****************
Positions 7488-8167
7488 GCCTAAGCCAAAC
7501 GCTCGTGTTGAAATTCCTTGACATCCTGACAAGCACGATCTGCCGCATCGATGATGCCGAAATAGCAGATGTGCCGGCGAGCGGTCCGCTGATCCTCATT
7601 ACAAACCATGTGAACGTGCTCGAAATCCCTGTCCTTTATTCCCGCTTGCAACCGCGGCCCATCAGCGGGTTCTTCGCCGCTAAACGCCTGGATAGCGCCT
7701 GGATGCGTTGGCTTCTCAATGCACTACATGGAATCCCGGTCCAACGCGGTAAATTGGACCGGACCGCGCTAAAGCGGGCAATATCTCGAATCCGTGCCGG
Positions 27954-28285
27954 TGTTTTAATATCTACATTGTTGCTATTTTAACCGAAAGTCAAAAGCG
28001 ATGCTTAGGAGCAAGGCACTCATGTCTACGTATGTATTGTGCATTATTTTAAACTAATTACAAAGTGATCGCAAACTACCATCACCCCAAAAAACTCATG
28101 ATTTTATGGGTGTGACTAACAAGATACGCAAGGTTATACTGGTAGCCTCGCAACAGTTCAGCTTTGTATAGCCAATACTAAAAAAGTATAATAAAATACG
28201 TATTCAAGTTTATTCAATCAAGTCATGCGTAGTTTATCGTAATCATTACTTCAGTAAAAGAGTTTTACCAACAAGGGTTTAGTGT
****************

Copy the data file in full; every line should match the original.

Positions 7488-8167
7488 GCCTAAGCCAAAC
7501 GCTCGTGTTGAAATTCCTTGACATCCTGACAAGCACGATCTGCCGCATCGATGATGCCGAAATAGCAGATGTGCCGGCGAGCGGTCCGCTGATCCTCATT
7601 ACAAACCATGTGAACGTGCTCGAAATCCCTGTCCTTTATTCCCGCTTGCAACCGCGGCCCATCAGCGGGTTCTTCGCCGCTAAACGCCTGGATAGCGCCT
7701 GGATGCGTTGGCTTCTCAATGCACTACATGGAATCCCGGTCCAACGCGGTAAATTGGACCGGACCGCGCTAAAGCGGGCAATATCTCGAATCCGTGCCGG
Positions 27954-28285
27954 TGTTTTAATATCTACATTGTTGCTATTTTAACCGAAAGTCAAAAGCG
28001 ATGCTTAGGAGCAAGGCACTCATGTCTACGTATGTATTGTGCATTATTTTAAACTAATTACAAAGTGATCGCAAACTACCATCACCCCAAAAAACTCATG
28101 ATTTTATGGGTGTGACTAACAAGATACGCAAGGTTATACTGGTAGCCTCGCAACAGTTCAGCTTTGTATAGCCAATACTAAAAAAGTATAATAAAATACG
28201 TATTCAAGTTTATTCAATCAAGTCATGCGTAGTTTATCGTAATCATTACTTCAGTAAAAGAGTTTTACCAACAAGGGTTTAGTGT